An awesome part of Lolla is that many of the artists in the lesser-known groups will wander around the bars with everyone else at the end of each night. Normally, it’s a great chance to talk to someone just entering their fame, hear some excellent tour stories, and gain an excuse to support another band. Unfortunately, the front man of Australia’s Boy & Bear let his international fame inflate his ego a bit too much.

–        Honorable Mention: Foo Fighters in the pouring rain

Hands down the most memorable moment of the entire weekend was when the rain returned at the beginning of the Foo Fighters’ set. After the disappointment of a shortened Arctic Monkeys set due to weather delays, Dave Grohl brought the rock back to the Music Unlimited stage. As the riffing guitars and blasting drums of My Hero started, so too did the rain that pelted down onto the crowd. The crowd reveled in weather, embracing the muddy field as an impromptu slip-n-slide. Others turned their faces toward the stage, belting along with Grohl and jamming with the rest of the band. Although I left their set early to catch Deadmau5, word has it Grohl coaxed Farrell to come out onto stage and greet the field full of music and party lovers. Here’s to 20 more years of rocking in Grant Park.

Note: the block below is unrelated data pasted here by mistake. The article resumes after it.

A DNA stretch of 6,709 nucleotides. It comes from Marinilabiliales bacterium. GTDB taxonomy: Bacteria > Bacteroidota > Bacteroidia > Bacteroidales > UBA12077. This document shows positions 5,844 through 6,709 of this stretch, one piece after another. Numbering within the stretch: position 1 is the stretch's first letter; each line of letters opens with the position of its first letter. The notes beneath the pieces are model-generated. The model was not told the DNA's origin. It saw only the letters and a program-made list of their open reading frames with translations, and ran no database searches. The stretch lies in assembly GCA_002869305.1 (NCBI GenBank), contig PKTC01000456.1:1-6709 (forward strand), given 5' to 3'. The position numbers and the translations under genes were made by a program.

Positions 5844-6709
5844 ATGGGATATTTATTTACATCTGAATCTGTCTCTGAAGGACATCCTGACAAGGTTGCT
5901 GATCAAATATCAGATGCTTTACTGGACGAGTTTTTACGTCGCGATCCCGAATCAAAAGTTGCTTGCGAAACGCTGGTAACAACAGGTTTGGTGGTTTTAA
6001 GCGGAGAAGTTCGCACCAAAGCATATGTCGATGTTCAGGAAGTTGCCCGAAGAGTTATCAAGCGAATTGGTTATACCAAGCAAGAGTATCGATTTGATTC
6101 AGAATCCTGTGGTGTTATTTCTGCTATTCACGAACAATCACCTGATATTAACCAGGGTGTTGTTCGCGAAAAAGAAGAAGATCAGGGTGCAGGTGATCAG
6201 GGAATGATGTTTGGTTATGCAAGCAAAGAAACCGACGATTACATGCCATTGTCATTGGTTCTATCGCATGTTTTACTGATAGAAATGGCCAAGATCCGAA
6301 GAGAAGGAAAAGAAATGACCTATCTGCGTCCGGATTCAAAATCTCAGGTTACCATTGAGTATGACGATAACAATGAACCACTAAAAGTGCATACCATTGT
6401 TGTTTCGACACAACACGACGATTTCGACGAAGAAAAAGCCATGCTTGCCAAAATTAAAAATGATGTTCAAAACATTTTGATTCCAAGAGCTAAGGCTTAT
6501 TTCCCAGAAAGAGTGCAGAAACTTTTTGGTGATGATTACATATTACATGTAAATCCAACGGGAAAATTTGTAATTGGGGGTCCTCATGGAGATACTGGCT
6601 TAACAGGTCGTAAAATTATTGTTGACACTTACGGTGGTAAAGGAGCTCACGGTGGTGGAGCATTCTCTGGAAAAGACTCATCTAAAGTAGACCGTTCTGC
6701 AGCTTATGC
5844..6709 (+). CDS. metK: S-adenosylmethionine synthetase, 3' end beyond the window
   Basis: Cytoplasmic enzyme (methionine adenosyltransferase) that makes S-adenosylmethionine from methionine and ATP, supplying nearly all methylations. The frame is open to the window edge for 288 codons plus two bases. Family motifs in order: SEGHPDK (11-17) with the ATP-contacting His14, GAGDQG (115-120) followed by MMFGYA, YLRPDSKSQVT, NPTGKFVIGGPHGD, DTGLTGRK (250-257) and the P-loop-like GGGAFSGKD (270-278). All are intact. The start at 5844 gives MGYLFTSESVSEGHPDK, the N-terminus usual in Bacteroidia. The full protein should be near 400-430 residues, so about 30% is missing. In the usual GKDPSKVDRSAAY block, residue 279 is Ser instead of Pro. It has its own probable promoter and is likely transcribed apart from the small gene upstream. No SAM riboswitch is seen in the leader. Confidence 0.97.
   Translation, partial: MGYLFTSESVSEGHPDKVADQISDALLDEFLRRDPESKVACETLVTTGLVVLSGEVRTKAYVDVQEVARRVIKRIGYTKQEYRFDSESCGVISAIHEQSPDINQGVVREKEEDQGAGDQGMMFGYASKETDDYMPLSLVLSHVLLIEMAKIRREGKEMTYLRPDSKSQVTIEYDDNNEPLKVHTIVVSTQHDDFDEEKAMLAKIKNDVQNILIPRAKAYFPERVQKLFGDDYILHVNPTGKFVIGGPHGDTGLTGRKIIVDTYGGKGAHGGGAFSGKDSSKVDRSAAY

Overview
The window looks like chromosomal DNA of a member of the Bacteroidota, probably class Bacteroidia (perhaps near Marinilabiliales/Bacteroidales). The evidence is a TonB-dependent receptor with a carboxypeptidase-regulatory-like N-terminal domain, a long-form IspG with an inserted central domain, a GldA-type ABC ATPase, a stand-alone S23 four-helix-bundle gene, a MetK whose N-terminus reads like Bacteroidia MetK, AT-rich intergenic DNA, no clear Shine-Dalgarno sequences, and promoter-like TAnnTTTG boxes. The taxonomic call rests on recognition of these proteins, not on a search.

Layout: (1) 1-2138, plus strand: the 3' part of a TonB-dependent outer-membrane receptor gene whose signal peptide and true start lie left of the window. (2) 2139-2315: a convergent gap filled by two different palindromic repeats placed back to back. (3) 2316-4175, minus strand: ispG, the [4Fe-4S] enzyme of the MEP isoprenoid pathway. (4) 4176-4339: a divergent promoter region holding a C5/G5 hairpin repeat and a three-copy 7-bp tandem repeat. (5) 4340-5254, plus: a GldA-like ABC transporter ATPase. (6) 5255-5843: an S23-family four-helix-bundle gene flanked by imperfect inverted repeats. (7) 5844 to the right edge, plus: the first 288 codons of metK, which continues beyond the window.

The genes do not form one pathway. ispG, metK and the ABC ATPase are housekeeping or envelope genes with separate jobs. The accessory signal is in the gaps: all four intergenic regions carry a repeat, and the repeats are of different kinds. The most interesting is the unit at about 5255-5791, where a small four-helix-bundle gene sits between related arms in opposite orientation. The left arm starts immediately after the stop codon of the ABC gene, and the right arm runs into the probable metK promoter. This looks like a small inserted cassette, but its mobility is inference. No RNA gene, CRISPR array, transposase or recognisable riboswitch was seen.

Will I be back at Lollapalooza next year? Hell yes. And you’d be a fool not to. Even if you’re not a fan of electronic music, take a pit stop at Perry’s and just enjoy the guaranteed good times and dance party. Not convinced? We literally partied the roof off Perry’s tent. After the first night, festival organizers had to remove alternating panels from the tent so people inside could get enough air to keep rocking. On the whole, it was the best part of Lollapalooza.

The one thing I’d do differently: Shell out the money for the smaller after party shows. With the strict closing time, you will have more than enough energy to keep the party going for another few hours each night. And having seen many of these acts in both smaller venues and the huge festival setting, they each have something unique to offer that you won’t want to miss.


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  1. Show Alert: Death From Above 1979 @ the Music Box 9/4